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I've heard the phrase, "the exception that proves the rule," but it's not clear to me what it means. It sounds self contradictory. What is a good example of "an exception that proves the rule?" Can this phrase be used effectively in formal dialog, or is it only colloquial?

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See this Straight Dope article for a long discussion of different interpretations. –  blahdiblah May 23 at 18:35

4 Answers 4

up vote 5 down vote accepted

The least stupid usage I have encountered for this phrase -- no real idea whether it's actually to do with its origins -- is when a rule expresses a tendency or preference rather than a hard-and-fast delineation, and the difficulty encountered in going against that tendency demonstrates the force of the rule.

A random example might be a rule that "bears do not dance". The amazing Dr. Florenheimer trains a bear to dance in his traveling circus. This forms an exception to the rule, but the years that it took Dr. Florenheimer to train the bear, along with the expense and injuries to staff, make it an exception that "proves" the rule, in some sense -- at the least, proving that it may not be violated lightly.

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Agreed. Of the vernacular uses I hear, this is the only remotely sensible one. –  dmckee Feb 26 '11 at 4:35
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There's a very clear exposition of this in Understanding the English, by Kate Fox, in the context of "rules of Englishness": Often, exceptions and deviations may help to 'prove' (in the correct sense of 'test') a rule, in that the degree of surprise or outrage provoked by the deviation provides an indication of its importance, and the 'normality' of the behaviour it prescribes. –  Peter Taylor Feb 26 '11 at 7:20
    
An amusing "exception that proves the rule" from Boswell's biography of Samuel Johnson, in the vein of Peter Taylor's comment: Sir, a woman's preaching is like a dog's walking on his hind legs. It is not done well; but you are surprised to find it done at all. –  Uticensis Apr 9 '11 at 3:47

The phrase has its origin in the law. It means that a law written in broad terms but provided with an exceptions for some special case is properly understood broadly because the authors of the law saw fit to make a special exception for special cases.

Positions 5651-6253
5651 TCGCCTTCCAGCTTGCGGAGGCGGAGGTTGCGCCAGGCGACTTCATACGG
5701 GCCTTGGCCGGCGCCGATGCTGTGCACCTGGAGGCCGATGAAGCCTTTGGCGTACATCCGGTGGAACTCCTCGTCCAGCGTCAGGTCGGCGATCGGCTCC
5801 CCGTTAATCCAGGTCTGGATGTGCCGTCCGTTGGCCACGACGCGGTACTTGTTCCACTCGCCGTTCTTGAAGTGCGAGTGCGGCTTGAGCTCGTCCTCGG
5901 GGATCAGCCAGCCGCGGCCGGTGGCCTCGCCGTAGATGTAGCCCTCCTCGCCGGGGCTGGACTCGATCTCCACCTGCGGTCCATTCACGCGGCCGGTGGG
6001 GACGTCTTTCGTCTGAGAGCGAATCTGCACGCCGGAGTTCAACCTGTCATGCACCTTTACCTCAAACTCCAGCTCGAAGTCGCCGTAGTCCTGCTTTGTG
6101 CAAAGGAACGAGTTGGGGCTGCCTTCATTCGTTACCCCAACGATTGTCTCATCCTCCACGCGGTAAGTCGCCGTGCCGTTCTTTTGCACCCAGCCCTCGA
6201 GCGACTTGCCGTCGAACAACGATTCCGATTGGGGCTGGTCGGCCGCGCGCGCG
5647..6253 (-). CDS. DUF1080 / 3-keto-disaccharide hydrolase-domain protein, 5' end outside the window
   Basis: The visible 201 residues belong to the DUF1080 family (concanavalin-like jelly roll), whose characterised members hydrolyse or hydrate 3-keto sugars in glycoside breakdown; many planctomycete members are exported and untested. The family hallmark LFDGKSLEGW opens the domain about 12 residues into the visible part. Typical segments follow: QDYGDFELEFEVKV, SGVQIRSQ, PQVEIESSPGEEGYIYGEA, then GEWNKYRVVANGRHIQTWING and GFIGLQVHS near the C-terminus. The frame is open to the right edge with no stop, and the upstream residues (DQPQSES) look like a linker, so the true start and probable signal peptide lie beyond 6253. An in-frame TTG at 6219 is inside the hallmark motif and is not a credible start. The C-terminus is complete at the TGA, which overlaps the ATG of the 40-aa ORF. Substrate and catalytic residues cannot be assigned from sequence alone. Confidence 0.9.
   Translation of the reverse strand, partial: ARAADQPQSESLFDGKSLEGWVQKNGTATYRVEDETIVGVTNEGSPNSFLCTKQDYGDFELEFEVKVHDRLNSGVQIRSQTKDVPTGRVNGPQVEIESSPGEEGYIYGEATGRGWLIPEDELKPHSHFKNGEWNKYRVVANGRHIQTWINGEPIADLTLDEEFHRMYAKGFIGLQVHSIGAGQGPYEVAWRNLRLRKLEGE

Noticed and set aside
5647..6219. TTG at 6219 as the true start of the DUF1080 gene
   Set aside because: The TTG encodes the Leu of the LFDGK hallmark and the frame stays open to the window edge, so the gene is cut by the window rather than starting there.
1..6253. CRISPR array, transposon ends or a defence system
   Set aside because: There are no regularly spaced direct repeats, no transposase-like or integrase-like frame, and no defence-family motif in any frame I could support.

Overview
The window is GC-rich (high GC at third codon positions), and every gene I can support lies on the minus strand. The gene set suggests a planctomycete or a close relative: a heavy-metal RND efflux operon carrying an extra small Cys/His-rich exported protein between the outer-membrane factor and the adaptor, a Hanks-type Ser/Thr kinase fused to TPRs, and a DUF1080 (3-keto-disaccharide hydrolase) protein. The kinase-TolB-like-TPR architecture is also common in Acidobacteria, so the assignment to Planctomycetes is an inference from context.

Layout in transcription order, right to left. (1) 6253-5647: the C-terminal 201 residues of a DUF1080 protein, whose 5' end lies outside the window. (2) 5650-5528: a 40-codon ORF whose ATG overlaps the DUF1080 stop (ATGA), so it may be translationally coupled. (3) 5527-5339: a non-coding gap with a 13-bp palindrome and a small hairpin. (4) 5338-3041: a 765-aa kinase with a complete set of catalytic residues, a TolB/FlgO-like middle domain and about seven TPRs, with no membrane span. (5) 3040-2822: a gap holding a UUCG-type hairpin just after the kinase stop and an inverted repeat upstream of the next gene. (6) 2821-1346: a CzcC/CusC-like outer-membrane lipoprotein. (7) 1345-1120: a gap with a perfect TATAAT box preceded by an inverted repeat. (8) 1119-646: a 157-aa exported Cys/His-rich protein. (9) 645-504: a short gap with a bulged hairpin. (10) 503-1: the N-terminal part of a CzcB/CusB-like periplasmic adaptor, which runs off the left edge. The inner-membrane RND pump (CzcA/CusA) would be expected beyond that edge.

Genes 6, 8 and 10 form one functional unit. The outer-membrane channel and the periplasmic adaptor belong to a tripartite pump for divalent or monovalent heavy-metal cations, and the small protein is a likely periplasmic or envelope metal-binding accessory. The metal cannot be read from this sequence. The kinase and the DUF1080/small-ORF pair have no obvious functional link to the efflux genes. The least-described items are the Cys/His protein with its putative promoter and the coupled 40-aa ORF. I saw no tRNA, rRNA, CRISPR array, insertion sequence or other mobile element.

So

Driving is not allowed in the park.

is a very broad rule that make no allowance for special cases, and one might see fit to interpret it with some leniency, perhaps allowing ambulances, police cars and early morning deliveries to venues in the park.

On the other hand

Driving is not allowed in the park except for emergency vehicles.

shows that the author has explicitly considered what special cases might merit an exception, so the rule should be interpreted broadly, and delivery vehicles excluded.

The existence of the exception proves that the author meant what he or she said and that the rule applies to cases not excepted.

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This is a widely misunderstood and often badly used phrase, commonly said to confirm something in the face of contradictory evidence:

"John always eats his lunches at Chez Blob. Never goes anywhere else."

"Oh yeah? But I just saw him snarfing down some food in Pete's Eats."

"Well, that's just the exception that proves the rule."

When used in this way, it essentially means "I don't care about what you just said, I'm sticking to my interpretation of the facts." (Also, this is the only way I've ever actually heard it used.)

The saying originates from a now-rare use of the word 'prove': to subject to a test, experiment, comparison, analysis, or the like (dictionary.com, definition 4); the intended meaning is that "a rule is tested when you find something that appears to be an exception", not "one or two exceptions to a rule can safely be ignored." (Another example of this meaning of 'prove' is the old saying, "The proof of the pudding is in the tasting", meaning that the best way to make sure if something is good or not is to test it in its intended use.)

I don't think that the saying should be used in a formal setting because of its widely understood meaning of ignoring some contradictory data.

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It was used on House MD, season 4, episode 13: KUTNER: People usually suck, but they want to be good, want to be nice. FOREMAN: House? KUTNER: [Shrugs.] Exception that proves the rule. FOREMAN: What sort of argument is that? KUTNER: A bad one. –  advs89 Feb 26 '11 at 2:59
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±0 because as far as the origins are concerned, The Phrase Finder begs to differ: "That's all very well and most people would be happy to stop there. Unfortunately, when we go back to the legal origin of the phrase we see that it doesn't mean that at all." See dmckee's answer. –  RegDwigнt Feb 26 '11 at 10:23

The version I heard is that if there is an exception to a rule, then there most likely is a rule stating the opposite of the exception in the first place.

For example if you have "Minors are not allowed to drink alcohol" then most likely drinking alcohol isn't forbidden in general. Since the exception for minors would be superfluous if nobody were allowed to drink.

Or if certain drugs is allowed for medical use, then this is the exception to the rule that those drugs are not allowed in general.

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See Hellion's comment above. He is 100-percent correct. The word "proof" here is synonymous with "test," as with the way bakers will "proof" their yeast. Just as with "begging the question," this phrase is almost never used properly. –  The Raven Feb 26 '11 at 20:20

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